If I gift I Bonds to my grandson, can he cash them? Who pays the tax?

By Karin Price Mueller | NJMoneyHelp.com for NJ.com


Q. If I gift I Bonds to my grandson, could he cash it out at anytime? Also do I pay taxes on it every year?


— Grams


A. I Bonds are a kind of U.S. Savings Bond, and they’re very popular these days.


The interest rates they pay are based in part on inflation, so you know those rates are attractive today.


Let’s go over some background.


When you buy a bond, you are lending money to the bond issuer, said Bernie Kiely, a certified financial planner and certified public accountant with Kiely Capital Management in Morristown.


The issuer pays you a set rate of interest and then it returns your principal on the maturity date of the bond, he said. With savings bonds, you are lending money to the U.S. government.


He said traditionally, U.S. Savings Bonds were issued in paper form, but now they are also issued electronically.


“I Bonds protect you against inflation,” he said. “You are paid a fixed rate of interest, which is based on the prevailing rate of inflation. The interest rate is reset twice per year.”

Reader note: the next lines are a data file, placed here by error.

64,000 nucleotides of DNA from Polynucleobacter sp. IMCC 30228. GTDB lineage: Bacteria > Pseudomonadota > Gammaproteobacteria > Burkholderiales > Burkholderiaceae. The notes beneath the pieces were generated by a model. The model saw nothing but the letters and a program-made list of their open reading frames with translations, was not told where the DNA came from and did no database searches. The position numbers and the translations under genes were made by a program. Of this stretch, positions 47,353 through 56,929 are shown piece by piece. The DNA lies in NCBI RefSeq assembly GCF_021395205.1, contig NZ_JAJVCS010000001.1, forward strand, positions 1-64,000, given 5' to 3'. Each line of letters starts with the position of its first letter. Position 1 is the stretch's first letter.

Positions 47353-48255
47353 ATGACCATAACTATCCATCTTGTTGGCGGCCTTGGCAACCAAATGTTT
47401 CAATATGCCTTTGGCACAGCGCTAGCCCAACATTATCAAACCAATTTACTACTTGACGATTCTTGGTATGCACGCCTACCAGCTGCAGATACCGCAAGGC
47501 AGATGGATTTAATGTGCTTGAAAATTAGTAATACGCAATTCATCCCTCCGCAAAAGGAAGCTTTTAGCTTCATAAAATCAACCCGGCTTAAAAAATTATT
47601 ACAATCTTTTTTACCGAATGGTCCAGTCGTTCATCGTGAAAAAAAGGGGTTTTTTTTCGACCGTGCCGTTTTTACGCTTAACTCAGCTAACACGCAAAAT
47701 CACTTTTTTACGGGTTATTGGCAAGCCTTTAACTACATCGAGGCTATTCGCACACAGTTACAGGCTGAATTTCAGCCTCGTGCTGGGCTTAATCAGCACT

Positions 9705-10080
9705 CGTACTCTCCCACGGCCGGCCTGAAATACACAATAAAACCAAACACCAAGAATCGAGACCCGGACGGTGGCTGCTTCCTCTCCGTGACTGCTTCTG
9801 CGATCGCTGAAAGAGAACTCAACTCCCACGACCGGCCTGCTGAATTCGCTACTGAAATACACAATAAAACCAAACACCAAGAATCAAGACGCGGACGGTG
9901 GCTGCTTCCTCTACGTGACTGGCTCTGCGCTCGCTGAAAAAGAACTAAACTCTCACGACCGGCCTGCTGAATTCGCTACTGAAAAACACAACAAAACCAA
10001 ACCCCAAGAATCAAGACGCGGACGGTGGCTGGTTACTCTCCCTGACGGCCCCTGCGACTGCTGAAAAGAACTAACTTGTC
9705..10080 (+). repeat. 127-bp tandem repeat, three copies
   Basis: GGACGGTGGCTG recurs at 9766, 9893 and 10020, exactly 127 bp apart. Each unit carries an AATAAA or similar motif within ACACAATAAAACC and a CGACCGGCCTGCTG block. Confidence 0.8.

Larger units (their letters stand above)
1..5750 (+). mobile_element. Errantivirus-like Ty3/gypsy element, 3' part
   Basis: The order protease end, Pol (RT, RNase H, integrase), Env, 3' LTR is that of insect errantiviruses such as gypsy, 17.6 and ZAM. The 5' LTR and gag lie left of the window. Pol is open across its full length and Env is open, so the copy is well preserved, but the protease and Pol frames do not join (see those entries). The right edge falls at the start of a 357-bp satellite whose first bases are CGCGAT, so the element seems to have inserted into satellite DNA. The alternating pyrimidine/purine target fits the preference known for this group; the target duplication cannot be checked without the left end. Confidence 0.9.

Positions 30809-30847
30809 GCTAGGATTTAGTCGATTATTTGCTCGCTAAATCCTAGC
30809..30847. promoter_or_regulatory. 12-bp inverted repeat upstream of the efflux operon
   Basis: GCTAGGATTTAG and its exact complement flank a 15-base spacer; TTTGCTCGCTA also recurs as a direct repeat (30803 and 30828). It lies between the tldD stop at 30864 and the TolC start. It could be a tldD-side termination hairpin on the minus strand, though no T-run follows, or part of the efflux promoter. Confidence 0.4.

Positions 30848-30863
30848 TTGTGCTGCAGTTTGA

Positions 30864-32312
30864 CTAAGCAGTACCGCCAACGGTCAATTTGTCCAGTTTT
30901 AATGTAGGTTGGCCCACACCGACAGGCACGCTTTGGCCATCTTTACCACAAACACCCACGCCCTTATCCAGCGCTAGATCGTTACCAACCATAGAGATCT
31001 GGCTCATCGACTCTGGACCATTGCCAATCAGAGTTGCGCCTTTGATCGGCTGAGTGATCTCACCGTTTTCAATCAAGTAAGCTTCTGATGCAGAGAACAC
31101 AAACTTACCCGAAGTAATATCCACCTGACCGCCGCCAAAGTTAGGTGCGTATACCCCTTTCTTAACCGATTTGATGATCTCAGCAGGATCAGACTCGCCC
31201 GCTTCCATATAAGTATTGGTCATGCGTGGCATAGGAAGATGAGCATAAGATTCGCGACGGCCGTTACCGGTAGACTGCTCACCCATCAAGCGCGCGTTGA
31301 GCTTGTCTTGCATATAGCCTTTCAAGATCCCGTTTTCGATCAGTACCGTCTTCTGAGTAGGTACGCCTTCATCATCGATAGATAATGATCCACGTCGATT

The U.S. Government does not tax interest paid on state-issued or municipal bonds, and state governments do not tax interest on bonds issued by the federal government, Kiey said, so you do not pay state taxes on I Bonds, but you do pay federal income taxes.


You ask if your grandson could cash out the I Bonds that you gift him.


“The answer is yes, if you actually transferred the title of the bonds to him,” Kiely said. “If you keep the title in your name, then your grandson would not be able to cash the bond in.”


Interest payments would be sent to you under your Social Security number, so you would still have to pay the federal income tax, Kiely said.


Email your questions to Ask@NJMoneyHelp.com.


Karin Price Mueller writes the Bamboozled column for NJ Advance Media and is the founder of NJMoneyHelp.com. Follow NJMoneyHelp on Twitter @NJMoneyHelp. Find NJMoneyHelp on Facebook. Sign up for NJMoneyHelp.com’s weekly e-newsletter.

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